Hemp protein is probably less commonly known than other types of proteins. Hemp protein is another plant based protein that can really help someone who is looking for more plant based nutrition. Most of the time when someone is looking for a plant based protein, soy comes up but not much else. Hemp protein turns out to be another great plant based option. Hemp protein is a slow digesting protein much like casein. This makes it a great option if someone is looking to avoid casein but still wants the benefits of a slower digesting protein. Hemp protein also is a good provider of omega 3 fatty acids. Around 80% of the fat in hemp protein comes from E.F.A.’s (essential fatty acids). Hemp protein also supplies a lot of fiber. This is not only important for cleansing the system but fiber is key for protein utilization by the body. Hemp protein is also a complete protein source providing all the key essential amino acids that the body requires.

Pea Protein-

Pea protein is another vegetable protein powder source. One of the best benifits of pea protein is that it has a much lower allergenic rate than other types of proteins. This means people who are allergic to milk, eggs, or soy wont have to worry with pea protein. Pea protein is also easily digested. Not only is the amino acid profile high in pea protein but so is the branched chain amino acid profile, which is great for muscle building. Pea protein is almost 100 percent pure so little to no proccessing goes into it. This makes it a great protein for shedding bodyfat. Pea protein is also gluten free. Because it comes from peas it is another great choice for people that want to avoid animal proteins. One disadvantage of pea protein is it is not complete so a lot of times you will find it blended with brown rice protein to make it complete.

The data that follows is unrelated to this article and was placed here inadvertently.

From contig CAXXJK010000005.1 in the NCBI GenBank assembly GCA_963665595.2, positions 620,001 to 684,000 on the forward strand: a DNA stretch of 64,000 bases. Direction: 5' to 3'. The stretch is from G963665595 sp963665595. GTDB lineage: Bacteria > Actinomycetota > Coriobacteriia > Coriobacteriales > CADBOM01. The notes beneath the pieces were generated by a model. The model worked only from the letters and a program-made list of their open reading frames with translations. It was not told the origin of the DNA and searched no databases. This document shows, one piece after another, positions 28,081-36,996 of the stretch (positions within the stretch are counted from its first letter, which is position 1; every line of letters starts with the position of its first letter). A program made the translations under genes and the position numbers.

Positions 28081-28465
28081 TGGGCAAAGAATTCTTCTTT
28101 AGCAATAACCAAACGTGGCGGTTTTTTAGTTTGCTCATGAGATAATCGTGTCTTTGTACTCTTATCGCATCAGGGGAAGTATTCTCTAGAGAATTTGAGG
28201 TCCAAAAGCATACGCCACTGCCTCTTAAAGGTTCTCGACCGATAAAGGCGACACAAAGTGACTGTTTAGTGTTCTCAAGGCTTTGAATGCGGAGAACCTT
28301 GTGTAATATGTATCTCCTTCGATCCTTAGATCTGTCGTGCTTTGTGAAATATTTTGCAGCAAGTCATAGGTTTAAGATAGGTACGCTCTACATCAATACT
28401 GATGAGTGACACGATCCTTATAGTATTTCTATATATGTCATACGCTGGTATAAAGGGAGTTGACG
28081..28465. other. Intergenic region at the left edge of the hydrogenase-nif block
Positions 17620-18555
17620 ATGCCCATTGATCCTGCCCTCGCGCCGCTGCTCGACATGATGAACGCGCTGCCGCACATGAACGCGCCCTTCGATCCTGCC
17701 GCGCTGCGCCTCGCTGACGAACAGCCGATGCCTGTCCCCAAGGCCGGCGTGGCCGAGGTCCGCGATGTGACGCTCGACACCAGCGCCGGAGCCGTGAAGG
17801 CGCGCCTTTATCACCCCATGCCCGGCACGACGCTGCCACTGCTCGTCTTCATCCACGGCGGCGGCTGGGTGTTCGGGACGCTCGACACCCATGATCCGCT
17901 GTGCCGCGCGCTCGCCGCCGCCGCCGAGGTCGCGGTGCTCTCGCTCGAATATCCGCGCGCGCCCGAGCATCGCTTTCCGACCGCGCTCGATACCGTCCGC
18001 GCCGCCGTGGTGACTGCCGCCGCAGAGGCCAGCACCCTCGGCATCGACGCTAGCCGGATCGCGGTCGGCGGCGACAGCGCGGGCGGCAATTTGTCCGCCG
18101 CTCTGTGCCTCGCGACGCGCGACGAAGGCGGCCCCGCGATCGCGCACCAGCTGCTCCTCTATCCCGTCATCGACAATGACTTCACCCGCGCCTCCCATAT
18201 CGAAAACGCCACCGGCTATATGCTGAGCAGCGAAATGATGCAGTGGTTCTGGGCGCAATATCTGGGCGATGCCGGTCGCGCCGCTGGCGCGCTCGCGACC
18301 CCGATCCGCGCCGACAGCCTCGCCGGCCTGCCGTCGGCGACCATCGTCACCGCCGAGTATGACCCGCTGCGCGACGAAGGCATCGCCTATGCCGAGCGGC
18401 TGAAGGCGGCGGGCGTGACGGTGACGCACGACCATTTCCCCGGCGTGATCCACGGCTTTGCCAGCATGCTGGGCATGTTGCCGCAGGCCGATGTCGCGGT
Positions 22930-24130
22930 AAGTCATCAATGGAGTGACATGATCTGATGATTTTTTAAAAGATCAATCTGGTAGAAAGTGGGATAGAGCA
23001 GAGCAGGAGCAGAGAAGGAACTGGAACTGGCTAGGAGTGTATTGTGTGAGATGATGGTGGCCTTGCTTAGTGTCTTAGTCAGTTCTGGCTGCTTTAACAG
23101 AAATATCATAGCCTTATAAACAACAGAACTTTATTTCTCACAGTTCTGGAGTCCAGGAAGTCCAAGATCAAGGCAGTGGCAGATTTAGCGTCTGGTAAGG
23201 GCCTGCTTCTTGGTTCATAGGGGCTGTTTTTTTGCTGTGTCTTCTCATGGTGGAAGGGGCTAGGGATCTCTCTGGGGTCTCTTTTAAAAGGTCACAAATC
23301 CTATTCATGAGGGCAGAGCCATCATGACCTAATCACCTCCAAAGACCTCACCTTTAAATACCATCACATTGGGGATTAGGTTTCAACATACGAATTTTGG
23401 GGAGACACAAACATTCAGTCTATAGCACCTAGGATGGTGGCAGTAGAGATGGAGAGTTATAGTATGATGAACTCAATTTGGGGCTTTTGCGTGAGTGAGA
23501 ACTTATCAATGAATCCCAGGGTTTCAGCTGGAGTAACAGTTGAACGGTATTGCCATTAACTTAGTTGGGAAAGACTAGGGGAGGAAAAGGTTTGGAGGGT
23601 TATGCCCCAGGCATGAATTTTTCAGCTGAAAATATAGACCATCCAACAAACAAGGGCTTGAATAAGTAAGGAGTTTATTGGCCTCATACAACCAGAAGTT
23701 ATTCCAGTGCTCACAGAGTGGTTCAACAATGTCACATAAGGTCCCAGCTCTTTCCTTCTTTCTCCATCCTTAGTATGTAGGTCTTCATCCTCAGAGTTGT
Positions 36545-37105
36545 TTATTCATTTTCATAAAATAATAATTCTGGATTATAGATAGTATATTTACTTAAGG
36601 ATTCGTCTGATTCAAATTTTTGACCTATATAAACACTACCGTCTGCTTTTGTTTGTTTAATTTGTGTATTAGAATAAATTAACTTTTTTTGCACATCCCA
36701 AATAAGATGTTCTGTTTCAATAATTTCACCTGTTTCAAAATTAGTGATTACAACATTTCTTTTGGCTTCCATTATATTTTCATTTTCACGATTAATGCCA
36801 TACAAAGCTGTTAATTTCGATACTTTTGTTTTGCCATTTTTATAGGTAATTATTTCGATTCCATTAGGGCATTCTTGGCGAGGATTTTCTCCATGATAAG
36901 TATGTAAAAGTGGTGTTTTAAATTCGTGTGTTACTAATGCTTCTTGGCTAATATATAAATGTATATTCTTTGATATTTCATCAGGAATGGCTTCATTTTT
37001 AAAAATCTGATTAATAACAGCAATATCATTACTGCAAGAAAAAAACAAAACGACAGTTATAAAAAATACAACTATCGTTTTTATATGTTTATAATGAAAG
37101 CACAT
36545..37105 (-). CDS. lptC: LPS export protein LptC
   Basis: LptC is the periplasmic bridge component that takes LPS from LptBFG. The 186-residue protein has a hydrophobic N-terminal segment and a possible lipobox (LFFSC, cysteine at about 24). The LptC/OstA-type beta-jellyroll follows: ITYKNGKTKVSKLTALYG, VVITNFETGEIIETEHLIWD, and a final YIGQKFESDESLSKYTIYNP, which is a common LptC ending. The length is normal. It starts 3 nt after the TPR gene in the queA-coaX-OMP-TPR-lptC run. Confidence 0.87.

Blended Protein Powders-

Blended protein powders are unique from other protein powders in the fact that they are a combination of two or more different types of protein powders. Various types of protein blends could be whey and casein, whey and soy, whey casein and soy, soy and hemp, egg and whey, or various other combinations of protein powders. One distinct advantage of blended proteins is a more full spectrum whole protein. Another advantage is whatever proteins that are used in the blend, a person will get those proteins advantages. A third advantage is cutting down on the amount of protein shakes a person may consume. By having a blended protein powder, one shake may do the job of a few. A good way to choose a protein blend is to assess your nutritional needs and use the proteins that best suit your needs.